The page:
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Tactics for Combined Event Competition Matt Lydum, Head Coach PowerPoint Presentation
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Tactics for Combined Event Competition Matt Lydum, Head Coach

Tactics for Combined Event Competition Matt Lydum, Head Coach

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Tactics for Combined Event Competition Matt Lydum, Head Coach

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  1. Tactics for Combined Event Competition Matt Lydum, Head Coach

  2. Tactics - Defined tac·ticsn. • (used with a sing. verb) The military science that deals with securing objectives set by strategy, especially the technique of deploying and directing troops, ships, and aircraft in effective maneuvers against an enemy: Tactics is a required course at all military academies. • (used with a pl. verb) Maneuvers used against an enemy: Guerrilla tactics were employed during most of the war. (used with a sing. or pl. verb) A procedure or set of maneuvers engaged in to achieve an end, an aim, or a goal. http://dictionary.reference.com/search?q=tactics

  3. Divisional Competition Standards Intermediate and Young men and women (17 & 18 year olds) compete in Decathlon and Heptathlon Midget (11 & 12) and Youth (13 & 14) boys and girls compete in Pentathlon Bantam (10 & under) boys and girls compete in Triathlon

  4. Decathlon Day one 100m Long Jump Shot Put High Jump 400m Day two 110m hurdles Discus Throw Pole Vault Javelin Throw 1500m Heptathlon Day one 100m High Jump Shot Put 200m Day two Long Jump Javelin Throw 800m Intermediate and Young men & women

  5. Midget and Youth boys & girlsPentathlon (all in one day) • 80m (midget), 100m (youth) • Shot Put • High Jump • Long Jump • 800m (girls), 1500m (boys)

  6. Bantam boys & girlsTriathlon (all in one day) • Shot Put • High Jump • 200m (girls), 400m (boys)

  7. Combined Event Competition “Many athletic disciplines, from gymnastics to rodeo to Nordic skiing to equestrian, have all-around contests. However, track and field represents the most fundamental sport in which athletes run, jump and throw. The decathlon measures these fundamental athletic talents in terms of speed, strength, agility, spring and endurance. While one athlete may be faster, another stronger and yet a third a better jumper, the decathlon attempts to determine who, among the three, is the best all-around or general athlete.” From: A Basic Guide to Decathlon, Griffin Publishing, 1996, p. 24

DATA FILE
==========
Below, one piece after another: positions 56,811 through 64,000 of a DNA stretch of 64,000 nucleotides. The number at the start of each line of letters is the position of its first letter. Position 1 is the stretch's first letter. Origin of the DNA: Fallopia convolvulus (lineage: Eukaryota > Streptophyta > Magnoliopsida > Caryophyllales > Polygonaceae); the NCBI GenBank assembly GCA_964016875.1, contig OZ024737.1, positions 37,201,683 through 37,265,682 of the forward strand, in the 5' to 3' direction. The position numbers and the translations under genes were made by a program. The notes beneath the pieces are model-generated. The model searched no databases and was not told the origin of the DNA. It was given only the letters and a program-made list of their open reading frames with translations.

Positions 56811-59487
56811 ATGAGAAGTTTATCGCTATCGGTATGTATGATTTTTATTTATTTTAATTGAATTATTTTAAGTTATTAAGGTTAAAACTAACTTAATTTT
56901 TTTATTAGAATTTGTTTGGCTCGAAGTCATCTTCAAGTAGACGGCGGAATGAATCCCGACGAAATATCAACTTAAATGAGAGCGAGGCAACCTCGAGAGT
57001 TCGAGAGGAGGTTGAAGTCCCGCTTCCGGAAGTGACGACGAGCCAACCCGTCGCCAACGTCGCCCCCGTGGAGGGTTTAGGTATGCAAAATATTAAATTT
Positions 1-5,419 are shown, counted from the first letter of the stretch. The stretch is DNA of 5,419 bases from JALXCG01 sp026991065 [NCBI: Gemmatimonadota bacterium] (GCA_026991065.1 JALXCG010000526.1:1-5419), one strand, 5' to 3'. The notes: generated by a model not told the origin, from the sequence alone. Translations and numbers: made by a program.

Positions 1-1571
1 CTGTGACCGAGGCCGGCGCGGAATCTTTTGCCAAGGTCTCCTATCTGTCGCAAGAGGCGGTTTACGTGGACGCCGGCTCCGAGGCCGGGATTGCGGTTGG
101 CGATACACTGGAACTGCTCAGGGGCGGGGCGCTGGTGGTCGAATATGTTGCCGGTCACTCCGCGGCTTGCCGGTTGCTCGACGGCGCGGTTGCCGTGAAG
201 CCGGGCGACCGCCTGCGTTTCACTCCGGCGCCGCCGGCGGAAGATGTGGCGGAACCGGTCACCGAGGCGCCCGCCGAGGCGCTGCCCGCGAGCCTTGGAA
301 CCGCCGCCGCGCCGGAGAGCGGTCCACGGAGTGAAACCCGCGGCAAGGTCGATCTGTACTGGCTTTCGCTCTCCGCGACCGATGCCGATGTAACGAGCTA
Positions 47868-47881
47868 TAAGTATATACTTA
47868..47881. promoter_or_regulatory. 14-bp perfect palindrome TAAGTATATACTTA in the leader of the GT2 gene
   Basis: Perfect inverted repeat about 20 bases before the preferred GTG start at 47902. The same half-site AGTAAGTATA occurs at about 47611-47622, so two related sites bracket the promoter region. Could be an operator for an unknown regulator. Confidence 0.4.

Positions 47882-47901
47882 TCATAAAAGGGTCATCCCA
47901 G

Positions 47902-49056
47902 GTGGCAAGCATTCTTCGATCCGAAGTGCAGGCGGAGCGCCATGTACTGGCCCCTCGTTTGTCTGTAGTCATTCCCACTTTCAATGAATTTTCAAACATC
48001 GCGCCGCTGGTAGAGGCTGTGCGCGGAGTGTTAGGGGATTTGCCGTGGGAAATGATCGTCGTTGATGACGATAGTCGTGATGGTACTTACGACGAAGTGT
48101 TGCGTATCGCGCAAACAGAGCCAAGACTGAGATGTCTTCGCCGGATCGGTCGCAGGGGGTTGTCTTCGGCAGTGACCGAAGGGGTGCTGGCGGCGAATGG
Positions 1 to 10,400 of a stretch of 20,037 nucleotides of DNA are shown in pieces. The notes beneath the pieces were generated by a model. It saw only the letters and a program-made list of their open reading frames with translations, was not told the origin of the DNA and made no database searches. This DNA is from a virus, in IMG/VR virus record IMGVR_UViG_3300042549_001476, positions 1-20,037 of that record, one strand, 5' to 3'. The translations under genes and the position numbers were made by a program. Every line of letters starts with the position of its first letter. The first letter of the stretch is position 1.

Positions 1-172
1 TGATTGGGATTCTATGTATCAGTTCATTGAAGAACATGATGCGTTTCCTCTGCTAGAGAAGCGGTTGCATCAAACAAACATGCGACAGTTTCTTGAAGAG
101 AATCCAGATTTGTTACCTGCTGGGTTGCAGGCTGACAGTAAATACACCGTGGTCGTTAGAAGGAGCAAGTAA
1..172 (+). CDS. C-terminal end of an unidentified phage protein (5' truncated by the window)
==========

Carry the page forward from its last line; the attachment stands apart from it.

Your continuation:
8. Become familiar with the rules • Generally, the rules are the same as the open events. • It is a good idea to acquire a rulebook appropriate to the competition. USATF rulebooks are available free (for members) online at: http://www.usatfofficials.com/rules.html • Remember, only three attempts in the throws and long jump. • Study the vertical jumps rules carefully. There is a strategic advantage to knowing about passing attempts.

  9. Rules • At least 30 minutes between events. • An athlete will be disqualified from a running event after 2 false starts. • Athletes must make an attempt at each event. Failure to start an event will remove the athlete from the competition and no final score will be given.

  10. Rules • Vertical jump progressions: • High jump is raised in increments of 3 centimeters • Pole vault is raised in increments of 10 centimeters • Long throws (discus and javelin) are measured to the least even centimeter. • Other field events are measured to the least whole centimeter (no fractions of centimeters).

  11. Embrace the Metric system • All measurements in combined event competition are done with the metric system. • This is done for consistency • Athletes and coaches should start to learn personal bests and goal distances in metric, without the need for translation. • The media and fans, however, still like to know the feet and inches. • When converting, you must always round down.

  12. Metric Conversions for Track & Field, Combined Decathlon/Heptathlon Scoring and Metric Conversion Tables, and Other Essential Data for the Track Fan, Athlete, Coach and Official. The latest version (2005) of our “Track Fan’s Companion,” now with women’s decathlon tables, updated rules,pacing charts, implement specs, etc. Wirebound to open flat. 189pp. http://www.gillathletics.com/GillItemView.aspx?FSID=R1838 BIG GOLD BOOK:

  13. Equipment • Training gear • Comfortable & well fitting (avoid extremely baggy basketball shorts). • Weather appropriate (be prepared). • Shoes • Good running shoes • Specialty shoes Vs. Multi-purpose spikes

  14. Specialty shoes Throwing (shot & disc) Javelin High Jump Long Jump Sprints Distance Multi-purpose spikes Throw in court shoes or running shoes Inexpensive multi-purpose spikes J-Heel Specialty shoes Vs. Multi-purpose spikes